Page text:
GeneCentrix is a big data polypharmacology company developing software tools for early-stage drug discovery. We are the creator of the HistoReceptomics Profiler, a tissue-specific bioinformatics tool that utilizes a proprietary algorithm to indicate both the expected and unexpected tissues in the human body in which a drug is likely to exhibit bioactivity. These results may help ease the clinical research and drug discovery process for biotech and pharmacology companies, allowing them to better prepare for clinical trials and avoid attrition.
GeneCentrix's mission is to reduce drug development attrition rates through the provision of advanced insights at all stages of the drug development process.
Our vision is that by integrating big data to produce holistic anatomic information we will improve the odds of drugs attaining efficacy and reduce the odds of unexpected safety issues.
Ultimately, we intend to have our technology, which remains unduplicated, integrated into drug discovery workflows worldwide.
The HistoReceptomics Profiler is a web platform developed by GeneCentrix, Inc that allows for the prediction of unforeseen effects a drug or compound will have, either through off-target or on-target, off-tissue activity.
HistoReceptomics integrates the affinity of a drug for receptors
with expression in tissues
The HistoReceptomics platform displays predicted effects of your drug on a wide range of human tissues in one easy to use tool.
The HR Profiler provides this information by determining a drug’s historeceptomic profile, the list of target-tissue pairs statistically most likely to be affected by the drug.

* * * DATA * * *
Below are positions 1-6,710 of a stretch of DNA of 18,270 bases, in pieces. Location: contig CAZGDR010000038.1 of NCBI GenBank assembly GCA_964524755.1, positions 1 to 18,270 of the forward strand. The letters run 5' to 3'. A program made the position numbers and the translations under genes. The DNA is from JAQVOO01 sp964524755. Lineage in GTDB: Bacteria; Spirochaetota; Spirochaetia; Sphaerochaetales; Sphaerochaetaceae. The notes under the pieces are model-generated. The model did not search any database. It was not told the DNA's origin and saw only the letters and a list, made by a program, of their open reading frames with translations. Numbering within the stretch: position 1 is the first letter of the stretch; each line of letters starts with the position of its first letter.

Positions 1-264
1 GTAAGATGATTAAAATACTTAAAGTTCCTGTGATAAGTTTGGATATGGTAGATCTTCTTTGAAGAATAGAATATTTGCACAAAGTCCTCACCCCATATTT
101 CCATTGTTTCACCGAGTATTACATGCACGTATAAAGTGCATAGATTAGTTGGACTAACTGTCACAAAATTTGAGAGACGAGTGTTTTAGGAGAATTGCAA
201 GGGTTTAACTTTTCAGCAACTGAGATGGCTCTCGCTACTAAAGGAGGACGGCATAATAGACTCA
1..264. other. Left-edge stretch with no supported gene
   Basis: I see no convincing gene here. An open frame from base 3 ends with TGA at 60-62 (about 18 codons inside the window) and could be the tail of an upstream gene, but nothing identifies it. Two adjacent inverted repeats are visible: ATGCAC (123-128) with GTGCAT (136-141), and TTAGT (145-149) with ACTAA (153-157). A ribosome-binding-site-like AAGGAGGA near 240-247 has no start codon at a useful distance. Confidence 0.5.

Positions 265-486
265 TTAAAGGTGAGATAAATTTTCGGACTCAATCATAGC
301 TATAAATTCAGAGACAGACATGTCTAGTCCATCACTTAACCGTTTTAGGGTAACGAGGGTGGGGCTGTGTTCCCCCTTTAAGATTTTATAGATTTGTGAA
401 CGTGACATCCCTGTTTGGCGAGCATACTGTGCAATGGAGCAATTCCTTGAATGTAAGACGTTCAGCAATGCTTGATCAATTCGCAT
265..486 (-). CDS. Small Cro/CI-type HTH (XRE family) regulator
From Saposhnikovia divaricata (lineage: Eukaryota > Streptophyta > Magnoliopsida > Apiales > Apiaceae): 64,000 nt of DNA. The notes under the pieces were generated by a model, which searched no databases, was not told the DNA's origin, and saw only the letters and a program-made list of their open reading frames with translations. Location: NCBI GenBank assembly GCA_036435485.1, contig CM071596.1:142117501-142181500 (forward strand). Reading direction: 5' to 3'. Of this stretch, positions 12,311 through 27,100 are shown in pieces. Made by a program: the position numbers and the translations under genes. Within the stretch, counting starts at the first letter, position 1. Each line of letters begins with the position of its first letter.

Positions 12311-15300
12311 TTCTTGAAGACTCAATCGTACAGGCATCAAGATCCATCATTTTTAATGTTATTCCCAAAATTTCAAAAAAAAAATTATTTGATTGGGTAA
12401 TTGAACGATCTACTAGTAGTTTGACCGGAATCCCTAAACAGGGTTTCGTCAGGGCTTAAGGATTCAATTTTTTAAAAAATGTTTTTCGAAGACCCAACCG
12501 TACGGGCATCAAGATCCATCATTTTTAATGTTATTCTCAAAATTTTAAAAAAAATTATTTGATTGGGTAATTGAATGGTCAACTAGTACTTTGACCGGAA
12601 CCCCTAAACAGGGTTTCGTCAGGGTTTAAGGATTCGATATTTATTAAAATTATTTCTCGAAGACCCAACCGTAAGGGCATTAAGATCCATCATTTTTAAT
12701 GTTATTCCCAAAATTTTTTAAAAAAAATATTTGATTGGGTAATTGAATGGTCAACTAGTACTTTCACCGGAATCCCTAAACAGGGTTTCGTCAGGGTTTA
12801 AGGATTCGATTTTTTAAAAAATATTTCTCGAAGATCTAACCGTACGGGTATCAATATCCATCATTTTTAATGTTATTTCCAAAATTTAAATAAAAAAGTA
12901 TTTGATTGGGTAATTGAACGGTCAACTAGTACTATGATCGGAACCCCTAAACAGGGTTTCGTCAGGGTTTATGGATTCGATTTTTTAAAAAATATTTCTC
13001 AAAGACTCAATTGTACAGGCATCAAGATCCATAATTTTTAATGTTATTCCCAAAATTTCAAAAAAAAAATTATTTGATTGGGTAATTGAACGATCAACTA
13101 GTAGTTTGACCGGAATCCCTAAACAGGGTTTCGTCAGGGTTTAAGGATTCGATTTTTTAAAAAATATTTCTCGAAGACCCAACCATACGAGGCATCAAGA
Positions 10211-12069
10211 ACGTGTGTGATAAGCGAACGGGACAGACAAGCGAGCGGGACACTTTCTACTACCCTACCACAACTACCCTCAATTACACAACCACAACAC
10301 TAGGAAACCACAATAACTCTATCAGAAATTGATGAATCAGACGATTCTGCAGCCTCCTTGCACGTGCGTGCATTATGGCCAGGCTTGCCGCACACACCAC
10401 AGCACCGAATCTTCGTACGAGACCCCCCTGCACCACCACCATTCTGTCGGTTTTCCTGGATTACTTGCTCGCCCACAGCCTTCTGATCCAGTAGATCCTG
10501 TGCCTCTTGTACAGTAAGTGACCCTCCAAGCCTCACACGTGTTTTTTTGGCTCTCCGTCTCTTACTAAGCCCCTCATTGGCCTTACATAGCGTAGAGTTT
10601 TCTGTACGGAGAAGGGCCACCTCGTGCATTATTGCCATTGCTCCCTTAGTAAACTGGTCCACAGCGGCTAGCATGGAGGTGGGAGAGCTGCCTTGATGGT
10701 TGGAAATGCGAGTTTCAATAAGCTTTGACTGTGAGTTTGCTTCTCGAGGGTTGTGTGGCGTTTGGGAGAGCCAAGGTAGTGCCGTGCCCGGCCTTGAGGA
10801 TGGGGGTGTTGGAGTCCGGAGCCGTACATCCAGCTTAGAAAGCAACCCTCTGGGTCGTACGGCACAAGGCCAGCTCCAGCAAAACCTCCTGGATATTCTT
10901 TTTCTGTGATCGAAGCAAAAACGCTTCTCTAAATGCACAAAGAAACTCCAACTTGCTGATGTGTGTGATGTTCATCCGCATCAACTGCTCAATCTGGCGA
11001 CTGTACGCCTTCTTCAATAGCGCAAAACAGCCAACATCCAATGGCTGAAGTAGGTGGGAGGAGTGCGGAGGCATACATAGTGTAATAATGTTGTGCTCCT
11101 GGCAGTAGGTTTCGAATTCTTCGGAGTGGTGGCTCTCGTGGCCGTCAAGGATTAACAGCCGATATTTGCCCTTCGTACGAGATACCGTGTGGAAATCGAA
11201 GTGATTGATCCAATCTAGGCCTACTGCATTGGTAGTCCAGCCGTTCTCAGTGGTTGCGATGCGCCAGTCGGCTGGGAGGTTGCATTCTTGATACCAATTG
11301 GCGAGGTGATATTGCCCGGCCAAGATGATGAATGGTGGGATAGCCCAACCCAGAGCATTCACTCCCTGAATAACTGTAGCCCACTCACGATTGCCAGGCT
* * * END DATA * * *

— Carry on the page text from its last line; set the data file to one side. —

Such integrated information is critical for modern drug development, drug design and drug repurposing because it can reveal the full range of possible tissue-specific effects, both expected and beneficial orunexpected and adverse, of a drug in the preclinical stage.
The HistoReceptomics Score
e.g. from ChEMBL
e.g. from BioGPS.org
High score: The compound has affinity for the receptor and the receptor is expressed in the tissue of interest-> high likelihood of physiological significance
Low score: Either the compound has low/no affinity for the receptor or the receptor is poorly/not expressed in the tissue of interest-> low likelihood of physiological significance
At the clinical level, the HistoReceptomics technology enables patient/subject stratification to exclude those with specific tissue dysfunction to maximize the probability of FDA approval.
For a more detailed explanation of how to use the platform, to watch a tutorial and start using HistoReceptomics securely via a Free Trial (no credit card needed), please visit our sister site, historeceptomics.com.
GeneCentrix, Inc. launched in New York City, USA in 2015 as a commercialization venture for technologies developed at New York University School of Medicine (NYUSoM) at NYU Langone Health, a leading biomedical research center.
GeneCentrix, Inc. is now a privately held company based in New York City. To date, GeneCentrix has received a total of $2.4M federal funding, which includes funding from two SBIR Phase I and one Phase II awards, and $550k in industry R&D contracts.
NYU – Founding partner 2015
Molsoft – For more than 14 years, Molsoft (www.Molsoft.com) has been developing software in collaboration with scientists at the Structural Genomics Consortium (SGC). Through partnership with Molsoft and collaboration with SCG, GeneCentrix will continue to improve the HistoReceptomics tool and develop new tools that can be brought on the market and impact drug development research globally.
Solvuu – GeneCentrix has established a partnership with Solvuu, Inc (www.solvuu.com), a privately held New York-based biotechnology software company to expand gene expression big data set access for HR through their existing cloud-based data science platform.
Allergan Inc. – Now a subsidiary of AbbVie (www.abbvie.com), contracted with GeneCentrix for a 2-year period starting March 2020 to provide HR R&D services.
We are supported by the National Institute of General Medical Sciences and the National Library of Medicine